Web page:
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Analysis

Predicting The Opening Day Roster Version 2.0

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It’s Monday, and that means it’s time for another round of projecting what the Opening Day roster will look like for the Tampa Bay Rays.

We’re now exactly one month away from the start of the 2021 regular season, and just like last week’s projection, we’re continuing to use the same ground rules:

  • Only players on the spring roster as of Sunday will be used in the projections come Monday.  So there are a couple of players that will be on this week’s projection that weren’t there seven days ago.
  • No trade predictions.  It’s hard enough to try and do this with the 75 or so players in Port Charlotte.  I don’t need the rumor mill to add any spice to the equation.
  • Injured lists are in play.  The 10-day, 15-day, and 60-day IL’s are fair game when necessary.
  • Pitcher limits are in effect.  With MLB going back to 26-man rosters (after using a 28-man roster for the pandemic-shortened 2020 season), it appears the league will enforce a 13 pitcher maximum on active rosters (not counting players considered two-way players).  My projections will adhere to those limits until ruled otherwise.
A Rays pitcher on the mound

(photo: Will Vragovic/Tampa Bay Rays)

Pitchers

In the last seven days, the Tampa Bay Rays have officially added two pitchers to major league deals (Collin McHugh and Chaz Roe), and have had to move another pitcher to the 60-day injured list.  Our thoughts on the rotation have not changed, but the possibility of having Josh Fleming and Trevor Richards on the Opening Day roster just got much more unlikely.  Plus, with both Ryan Sherriff and Ryan Thompson having a full slate of options, it wouldn’t surprise me if the team were to go back and forth with the two of them all season long on the Durham-to-St. Pete shuttle.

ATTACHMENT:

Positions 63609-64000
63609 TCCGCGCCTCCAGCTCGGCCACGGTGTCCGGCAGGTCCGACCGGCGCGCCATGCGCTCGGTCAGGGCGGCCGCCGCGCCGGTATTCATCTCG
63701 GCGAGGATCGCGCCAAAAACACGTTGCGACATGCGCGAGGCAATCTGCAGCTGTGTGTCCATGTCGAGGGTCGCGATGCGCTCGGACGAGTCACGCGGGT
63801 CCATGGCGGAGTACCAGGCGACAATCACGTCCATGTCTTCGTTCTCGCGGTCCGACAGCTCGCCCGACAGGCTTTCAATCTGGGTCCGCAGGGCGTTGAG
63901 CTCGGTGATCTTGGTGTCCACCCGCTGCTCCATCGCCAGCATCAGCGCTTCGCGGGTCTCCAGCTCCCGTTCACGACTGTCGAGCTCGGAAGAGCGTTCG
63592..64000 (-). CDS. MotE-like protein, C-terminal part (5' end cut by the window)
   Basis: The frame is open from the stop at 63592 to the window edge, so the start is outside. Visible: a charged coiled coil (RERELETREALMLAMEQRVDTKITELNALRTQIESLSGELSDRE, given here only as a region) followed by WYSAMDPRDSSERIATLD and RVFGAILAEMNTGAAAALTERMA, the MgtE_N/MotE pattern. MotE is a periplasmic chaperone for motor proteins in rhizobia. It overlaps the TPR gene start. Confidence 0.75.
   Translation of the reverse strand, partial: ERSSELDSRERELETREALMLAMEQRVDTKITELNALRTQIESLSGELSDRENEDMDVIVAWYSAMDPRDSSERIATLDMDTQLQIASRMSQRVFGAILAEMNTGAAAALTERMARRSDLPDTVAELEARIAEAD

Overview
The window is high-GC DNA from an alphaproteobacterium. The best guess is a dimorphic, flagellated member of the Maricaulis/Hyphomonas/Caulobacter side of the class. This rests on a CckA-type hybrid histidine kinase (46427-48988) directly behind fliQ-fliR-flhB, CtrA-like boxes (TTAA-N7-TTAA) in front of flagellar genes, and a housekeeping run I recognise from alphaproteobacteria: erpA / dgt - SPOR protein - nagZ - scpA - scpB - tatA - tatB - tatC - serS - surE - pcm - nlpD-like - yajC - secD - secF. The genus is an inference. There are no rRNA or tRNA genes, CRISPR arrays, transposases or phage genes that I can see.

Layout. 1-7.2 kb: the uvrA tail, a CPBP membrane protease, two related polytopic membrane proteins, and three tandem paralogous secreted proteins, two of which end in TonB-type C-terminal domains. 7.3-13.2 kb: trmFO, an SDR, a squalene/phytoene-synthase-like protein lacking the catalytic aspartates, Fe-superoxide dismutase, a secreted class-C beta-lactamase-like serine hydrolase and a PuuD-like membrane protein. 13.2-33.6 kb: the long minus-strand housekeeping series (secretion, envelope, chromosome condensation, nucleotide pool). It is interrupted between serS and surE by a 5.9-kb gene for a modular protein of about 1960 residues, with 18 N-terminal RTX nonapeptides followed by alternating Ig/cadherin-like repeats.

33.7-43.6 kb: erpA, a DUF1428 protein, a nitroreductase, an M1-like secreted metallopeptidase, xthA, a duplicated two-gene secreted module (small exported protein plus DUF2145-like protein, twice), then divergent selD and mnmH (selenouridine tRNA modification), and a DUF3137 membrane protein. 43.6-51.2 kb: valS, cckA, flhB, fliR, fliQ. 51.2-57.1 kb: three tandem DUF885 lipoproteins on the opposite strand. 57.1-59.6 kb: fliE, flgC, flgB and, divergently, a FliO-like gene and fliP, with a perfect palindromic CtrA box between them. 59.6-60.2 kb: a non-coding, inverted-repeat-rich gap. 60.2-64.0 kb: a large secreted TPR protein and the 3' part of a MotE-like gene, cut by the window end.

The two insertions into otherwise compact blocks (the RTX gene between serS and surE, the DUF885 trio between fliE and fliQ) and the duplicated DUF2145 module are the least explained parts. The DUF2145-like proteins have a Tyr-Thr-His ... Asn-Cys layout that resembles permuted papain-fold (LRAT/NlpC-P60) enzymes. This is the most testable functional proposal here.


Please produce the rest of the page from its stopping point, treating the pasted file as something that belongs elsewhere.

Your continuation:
Pitchers (13): Nick Anderson, Chris Archer, Diego Castillo, Pete Fairbanks, Tyler Glasnow, Rich Hill, Collin McHugh, Cody Reed, Trevor Richards, Chaz Roe, Ryan Sherriff, Michael Wacha, Ryan Yarbrough

(photo: Will Vragovic/Tampa Bay Rays)

Catchers

Not much has changed in the seven days since the initial roster projections came out.  Even though Kevan Smith came up with an RBI single in the Grapefruit League opening win over the Atlanta Braves, the backup catching spot behind Mike Zunino remains Francisco Mejia‘s to lose.

Catchers (2): Francisco Mejia, Mike Zunino

(photo: Will Vragovic/Tampa Bay Rays)

Infielders

Having just 13 spots for position players is tough for the Rays, even though they’re a team that prides itself in positional flexibility.  It’s the fact that even with all the players that can play multiple positions well, they’re also a pretty deep team, especially in the infield.  I think it says a lot that they have the top prospect in all of Major League Baseball, who most pundits believe will be a superstar, and he may start the year not in Triple-A, but in Double-A.  This latest projection does not change the six players who will make the team April 1.

Infielders (6): Willy Adames, Mike Brosseau, Ji-Man Choi, Yandy Diaz, Brandon Lowe, Joey Wendle

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(photo: Will Vragovic/Tampa Bay Rays)

Outfielders

And with the outfielders, it remains a question as to whether the team will go with Brett Phillips or Yoshi Tsutsugo in the final spot of the active roster.  As I pointed out last week, Phillips has no options left, while Tsutsugo will make $7 million guaranteed in the final year of his contract with the Rays.  I wouldn’t be surprised if this battle went all the way until March 30 in Lakeland, and perhaps right up until the moment before rosters have to be set.  I expect the front office to go back and forth on this decision, so I’ll do the same here.

Outfielders (5): Randy Arozarena, Kevin Kiermaier, Manuel Margot, Austin Meadows, Yoshi Tsutsugo

Written By

Steve Carney is the founder and publisher of St. Pete Nine. One of the people most associated with baseball coverage in Tampa Bay, he spent 13 seasons covering the Rays for flagship radio station WDAE, first as producer of Rays Radio broadcasts, then as beat reporter beginning in 2011. He likes new analytics and aged bourbon, and is the owner of one of the ugliest knuckleballs ever witnessed by baseball scouts.

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